Wednesday 18 January 2017

Oz surfers demand shark cull in attack capital

Jonathan Pearlman

Published 10/10/2016 | 02:30

There has since been an alarming spate of attacks around Ballina and nearby Byron Bay - a region now known as the
There has since been an alarming spate of attacks around Ballina and nearby Byron Bay - a region now known as the "shark attack capital of Australia".

One morning at a popular beach on Australia's east coast, two teenagers were surfing on body-boards when one noticed a commotion in the water followed by a glimpse of a "big, grey shadow".

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As 16-year-old Brock Curtis later recalled, he saw the water turn red as he rushed towards his friend Peter Edmonds, who appeared on his back and then silently turned face down.

"I thought he was only joking, so I went over to him, and as I flipped him over I saw his leg," Brock said.

He dragged his friend ashore but Peter soon died of blood loss.

When the fatal incident occurred in 2008 at Lighthouse Beach in Ballina, 500 miles north of Sydney, it was the first of its type in the area for 35 years.

But there has since been an alarming spate of attacks around Ballina and nearby Byron Bay - a region now known as the "shark attack capital of Australia".

The New South Wales state government has been pressed to adopt lethal preventive measures such as poison baits or hired shooters. Surfers are increasingly backing a cull.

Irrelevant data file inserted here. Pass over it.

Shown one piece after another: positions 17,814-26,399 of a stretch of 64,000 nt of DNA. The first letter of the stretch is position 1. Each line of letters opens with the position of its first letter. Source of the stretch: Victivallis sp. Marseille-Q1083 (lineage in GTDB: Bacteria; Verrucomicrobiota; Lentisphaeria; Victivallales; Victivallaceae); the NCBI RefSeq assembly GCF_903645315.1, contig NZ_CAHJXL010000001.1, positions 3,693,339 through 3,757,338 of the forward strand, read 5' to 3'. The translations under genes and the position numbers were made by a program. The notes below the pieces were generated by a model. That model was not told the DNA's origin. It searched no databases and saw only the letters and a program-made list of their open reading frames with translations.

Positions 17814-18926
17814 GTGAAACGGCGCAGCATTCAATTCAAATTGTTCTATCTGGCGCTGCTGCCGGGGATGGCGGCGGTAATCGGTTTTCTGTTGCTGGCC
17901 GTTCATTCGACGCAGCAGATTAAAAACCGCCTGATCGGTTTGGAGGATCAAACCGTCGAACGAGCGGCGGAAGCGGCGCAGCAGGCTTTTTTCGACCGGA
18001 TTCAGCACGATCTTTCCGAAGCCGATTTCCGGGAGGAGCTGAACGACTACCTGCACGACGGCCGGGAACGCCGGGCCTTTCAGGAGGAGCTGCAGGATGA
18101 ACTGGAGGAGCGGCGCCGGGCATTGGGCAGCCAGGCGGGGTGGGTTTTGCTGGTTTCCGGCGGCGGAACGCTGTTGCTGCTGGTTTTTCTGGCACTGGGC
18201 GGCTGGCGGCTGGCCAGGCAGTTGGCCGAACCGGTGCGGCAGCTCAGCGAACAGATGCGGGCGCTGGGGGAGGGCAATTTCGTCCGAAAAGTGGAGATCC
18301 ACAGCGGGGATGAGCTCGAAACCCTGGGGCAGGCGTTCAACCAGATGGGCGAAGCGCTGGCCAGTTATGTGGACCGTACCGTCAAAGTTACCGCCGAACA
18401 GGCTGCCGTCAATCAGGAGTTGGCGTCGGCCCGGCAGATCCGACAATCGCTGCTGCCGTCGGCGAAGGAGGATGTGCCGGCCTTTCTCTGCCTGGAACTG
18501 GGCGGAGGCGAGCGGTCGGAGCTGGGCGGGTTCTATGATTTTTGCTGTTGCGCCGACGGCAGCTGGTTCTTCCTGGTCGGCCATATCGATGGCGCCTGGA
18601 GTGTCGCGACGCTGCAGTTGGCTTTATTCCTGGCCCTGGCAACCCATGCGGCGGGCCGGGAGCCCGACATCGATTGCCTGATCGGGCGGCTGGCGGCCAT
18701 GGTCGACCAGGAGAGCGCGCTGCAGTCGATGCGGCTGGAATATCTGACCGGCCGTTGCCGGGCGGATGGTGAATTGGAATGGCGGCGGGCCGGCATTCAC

Lisa and Neil Edmonds, the parents of Peter - "a charming, gentle giant" - said the mauling of Cooper Allen (17) last month "opened old wounds" and they now believe nets and traps should be placed offshore. "You just think 'here we go again'," said Mrs Edmonds.

Local attacks in recent years have included the fatal mauling of British expat Paul Wilcox in 2014 and of Japanese surfer Tadashi Nakahara in 2015.

Former prime minister Tony Abbott, an avid surfer, also backed culls and shark nets off beaches in northern New South Wales.

"Frankly, if it's a choice between people and animals, I'm on the side of the people every time,'' he said.

Josh Frydenberg, the federal environment minister, also urged local authorities to allow culls and "put human safety first".

Critics argue that culls are ineffective and cause the death of non-threatening sharks and other marine life.

Nathan Bartlett, a surfer in Ballina, said he used to believe attacks were like car accidents and "there's a really minor chance of it happening".

But, after the most recent incident, he said he had no doubt that there will be another attack. "It's just a matter of time," he told ABC Radio. (© Daily Telegraph, London)

Telegraph.co.uk

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